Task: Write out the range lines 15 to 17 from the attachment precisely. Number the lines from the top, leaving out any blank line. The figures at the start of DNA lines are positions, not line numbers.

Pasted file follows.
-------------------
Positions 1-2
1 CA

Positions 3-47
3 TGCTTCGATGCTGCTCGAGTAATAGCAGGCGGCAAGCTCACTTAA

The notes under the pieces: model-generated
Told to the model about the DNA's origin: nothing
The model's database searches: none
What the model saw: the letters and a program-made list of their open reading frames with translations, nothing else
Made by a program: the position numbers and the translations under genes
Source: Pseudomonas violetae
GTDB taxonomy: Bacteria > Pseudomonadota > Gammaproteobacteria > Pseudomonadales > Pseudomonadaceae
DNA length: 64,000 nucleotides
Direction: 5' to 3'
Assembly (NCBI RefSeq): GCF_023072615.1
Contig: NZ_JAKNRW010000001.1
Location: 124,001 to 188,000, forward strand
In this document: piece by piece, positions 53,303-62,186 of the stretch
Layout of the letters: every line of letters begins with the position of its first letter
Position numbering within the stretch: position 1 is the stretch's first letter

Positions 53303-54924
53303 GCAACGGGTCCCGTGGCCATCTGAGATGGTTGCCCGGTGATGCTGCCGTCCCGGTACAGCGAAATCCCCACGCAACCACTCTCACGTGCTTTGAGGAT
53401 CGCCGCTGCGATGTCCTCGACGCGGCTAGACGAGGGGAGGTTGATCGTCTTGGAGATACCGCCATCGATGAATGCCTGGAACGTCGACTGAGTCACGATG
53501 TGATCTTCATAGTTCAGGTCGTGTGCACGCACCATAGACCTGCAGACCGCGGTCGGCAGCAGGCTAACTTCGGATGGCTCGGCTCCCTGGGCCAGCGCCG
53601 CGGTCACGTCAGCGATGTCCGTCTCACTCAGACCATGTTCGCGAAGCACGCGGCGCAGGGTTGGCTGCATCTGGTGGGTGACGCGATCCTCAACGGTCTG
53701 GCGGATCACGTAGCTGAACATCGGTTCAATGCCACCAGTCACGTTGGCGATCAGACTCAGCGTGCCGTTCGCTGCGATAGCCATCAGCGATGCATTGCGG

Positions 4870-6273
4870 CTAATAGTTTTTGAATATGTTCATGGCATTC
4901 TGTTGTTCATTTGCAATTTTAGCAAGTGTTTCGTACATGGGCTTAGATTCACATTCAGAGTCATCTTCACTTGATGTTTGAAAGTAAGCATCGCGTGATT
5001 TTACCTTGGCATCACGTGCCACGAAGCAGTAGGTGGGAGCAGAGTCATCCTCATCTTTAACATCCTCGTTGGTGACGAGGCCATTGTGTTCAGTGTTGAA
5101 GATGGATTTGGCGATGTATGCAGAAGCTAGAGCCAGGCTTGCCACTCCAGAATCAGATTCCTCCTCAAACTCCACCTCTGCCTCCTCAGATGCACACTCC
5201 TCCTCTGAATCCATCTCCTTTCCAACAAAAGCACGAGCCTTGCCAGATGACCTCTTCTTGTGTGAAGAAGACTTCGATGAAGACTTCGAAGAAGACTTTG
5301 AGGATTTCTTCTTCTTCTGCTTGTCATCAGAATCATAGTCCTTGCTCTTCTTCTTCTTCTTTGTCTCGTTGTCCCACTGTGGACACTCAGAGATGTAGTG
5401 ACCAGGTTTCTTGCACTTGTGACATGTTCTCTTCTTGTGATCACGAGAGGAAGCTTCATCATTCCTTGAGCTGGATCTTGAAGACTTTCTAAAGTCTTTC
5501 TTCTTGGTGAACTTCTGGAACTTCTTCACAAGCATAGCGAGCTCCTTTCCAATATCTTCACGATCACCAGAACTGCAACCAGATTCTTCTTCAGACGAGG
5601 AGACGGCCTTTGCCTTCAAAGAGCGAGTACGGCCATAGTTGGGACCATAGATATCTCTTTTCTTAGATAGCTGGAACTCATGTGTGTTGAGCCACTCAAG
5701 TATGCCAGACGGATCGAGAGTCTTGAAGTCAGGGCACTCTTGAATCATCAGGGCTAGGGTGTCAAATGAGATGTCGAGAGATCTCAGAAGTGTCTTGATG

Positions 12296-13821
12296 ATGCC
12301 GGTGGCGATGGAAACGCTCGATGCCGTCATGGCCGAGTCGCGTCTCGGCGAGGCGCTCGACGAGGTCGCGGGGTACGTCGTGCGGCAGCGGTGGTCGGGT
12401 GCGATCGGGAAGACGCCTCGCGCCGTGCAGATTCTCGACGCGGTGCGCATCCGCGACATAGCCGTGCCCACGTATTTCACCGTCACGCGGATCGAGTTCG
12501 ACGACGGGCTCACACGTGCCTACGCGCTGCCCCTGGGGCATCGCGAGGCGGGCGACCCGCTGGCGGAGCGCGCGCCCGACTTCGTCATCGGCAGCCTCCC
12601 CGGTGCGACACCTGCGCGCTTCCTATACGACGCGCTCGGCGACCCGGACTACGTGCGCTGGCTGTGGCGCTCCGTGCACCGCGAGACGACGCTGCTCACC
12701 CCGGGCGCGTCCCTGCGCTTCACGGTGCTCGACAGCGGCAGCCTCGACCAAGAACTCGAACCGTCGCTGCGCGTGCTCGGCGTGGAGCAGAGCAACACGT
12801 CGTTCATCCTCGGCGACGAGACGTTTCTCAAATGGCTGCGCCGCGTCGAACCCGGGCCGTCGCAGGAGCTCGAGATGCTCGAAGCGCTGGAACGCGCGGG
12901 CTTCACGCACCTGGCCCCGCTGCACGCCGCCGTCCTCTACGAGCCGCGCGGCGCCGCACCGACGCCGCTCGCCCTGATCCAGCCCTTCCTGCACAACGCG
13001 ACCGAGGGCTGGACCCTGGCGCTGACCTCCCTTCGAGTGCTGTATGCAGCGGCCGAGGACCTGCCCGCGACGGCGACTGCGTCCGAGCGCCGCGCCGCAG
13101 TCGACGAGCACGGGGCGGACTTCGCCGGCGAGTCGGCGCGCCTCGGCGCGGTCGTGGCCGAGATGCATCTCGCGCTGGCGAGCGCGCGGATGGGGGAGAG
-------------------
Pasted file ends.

Contig: NZ_JAKNRW010000001.1
Location: 124,001 to 188,000, forward strand
In this document: piece by piece, positions 53,303-62,186 of the stretch